By Dude Swheatie of KwugAs regular readers of this blog will know, I am a member of a political party that is standing in the 2015 UK General Election. Something that few of you will know is that from my 24th year and well into my 40's I was a great follower of the writings of American 19th Century 'transcendentalist' writer Ralph Waldo Emerson, even while Margaret Thatcher seemed to enjoy elaborating on his statement that "there is no such thing as society."(1) Yet I reckon that before the jingoism of the 'Falklands Factor' came to her electoral rescue Prime Minister Margaret Thatcher would not have enjoyed the Emerson quotation I came across this morning by way of a youtube recording of a Noam Chomsky lecturer entitled Corporate Attack on Education.(2)
In about the opening ten minutes Chomsky cites Adam Smith's much neglected-by-capitalists'-spin views of the wealthy who control society - or at least like to believe they can control society while greed controls them.(3) And then around the 12 minute mark he presents an Emerson quotation that I could not initially recall having read before but is much easier to track down in print via a Yahoo! search these days than it is to track down the original hard copy books. Such Yahoo! searches are great aids to direct quotation by way of copy-and-paste into blog piece!(4)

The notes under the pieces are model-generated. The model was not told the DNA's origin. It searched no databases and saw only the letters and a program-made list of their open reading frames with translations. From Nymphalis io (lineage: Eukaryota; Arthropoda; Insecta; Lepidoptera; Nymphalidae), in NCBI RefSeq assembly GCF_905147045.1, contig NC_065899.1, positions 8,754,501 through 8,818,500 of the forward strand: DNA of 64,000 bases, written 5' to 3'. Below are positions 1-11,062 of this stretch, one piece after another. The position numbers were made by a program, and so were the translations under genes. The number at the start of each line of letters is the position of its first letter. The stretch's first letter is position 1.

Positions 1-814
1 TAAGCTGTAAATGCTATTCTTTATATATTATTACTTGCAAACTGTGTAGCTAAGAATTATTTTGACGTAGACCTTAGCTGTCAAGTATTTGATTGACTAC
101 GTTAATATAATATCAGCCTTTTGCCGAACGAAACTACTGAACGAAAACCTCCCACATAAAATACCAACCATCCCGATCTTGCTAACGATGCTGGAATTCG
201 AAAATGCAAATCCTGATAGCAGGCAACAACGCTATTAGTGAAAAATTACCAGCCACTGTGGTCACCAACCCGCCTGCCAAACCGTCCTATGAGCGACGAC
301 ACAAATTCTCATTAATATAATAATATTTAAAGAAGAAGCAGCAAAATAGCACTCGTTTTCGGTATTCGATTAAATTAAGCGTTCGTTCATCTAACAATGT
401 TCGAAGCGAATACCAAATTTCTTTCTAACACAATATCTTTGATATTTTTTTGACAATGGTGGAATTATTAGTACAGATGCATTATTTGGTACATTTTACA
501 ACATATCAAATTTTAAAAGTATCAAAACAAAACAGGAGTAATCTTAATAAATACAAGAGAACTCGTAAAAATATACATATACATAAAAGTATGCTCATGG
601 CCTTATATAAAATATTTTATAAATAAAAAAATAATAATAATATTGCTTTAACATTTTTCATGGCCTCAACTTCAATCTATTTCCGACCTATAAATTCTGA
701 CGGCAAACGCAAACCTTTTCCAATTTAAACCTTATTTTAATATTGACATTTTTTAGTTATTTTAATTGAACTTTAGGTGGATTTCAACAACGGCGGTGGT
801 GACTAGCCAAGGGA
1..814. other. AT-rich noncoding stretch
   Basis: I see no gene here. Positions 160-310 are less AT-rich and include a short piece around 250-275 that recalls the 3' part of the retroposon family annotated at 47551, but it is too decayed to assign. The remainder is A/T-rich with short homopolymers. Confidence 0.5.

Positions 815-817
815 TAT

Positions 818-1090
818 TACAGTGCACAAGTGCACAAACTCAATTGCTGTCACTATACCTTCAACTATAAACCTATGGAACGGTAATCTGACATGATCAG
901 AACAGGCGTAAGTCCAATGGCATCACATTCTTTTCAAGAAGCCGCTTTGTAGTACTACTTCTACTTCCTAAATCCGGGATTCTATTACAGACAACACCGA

And that quotation from the essay New England Reformers made me laugh so much that I want to share it with my readers, albeit in a slightly more expanded form than that used by Chomsky:
I am afraid the remark is too honest, and comes from the same origin as the maxim of the tyrant, "If you would rule the world quietly, you must keep it amused." I notice too, that the ground on which eminent public servants urge the claims of popular education is fear: "This country is filling up with thousands and millions of voters, and you must educate them to keep them from our throats."The essential trouble for those politicians is that while I am an adult with a learning difficulty that tends toward slowness in learning and internalising 'information', once I became a reader I was better positioned to become a self-directed learner, and not accept, say, BBC shortlists of which politicians are worth the public hearing.
— Copied and pasted from Wikiquote Ralph Waldo Emerson (5)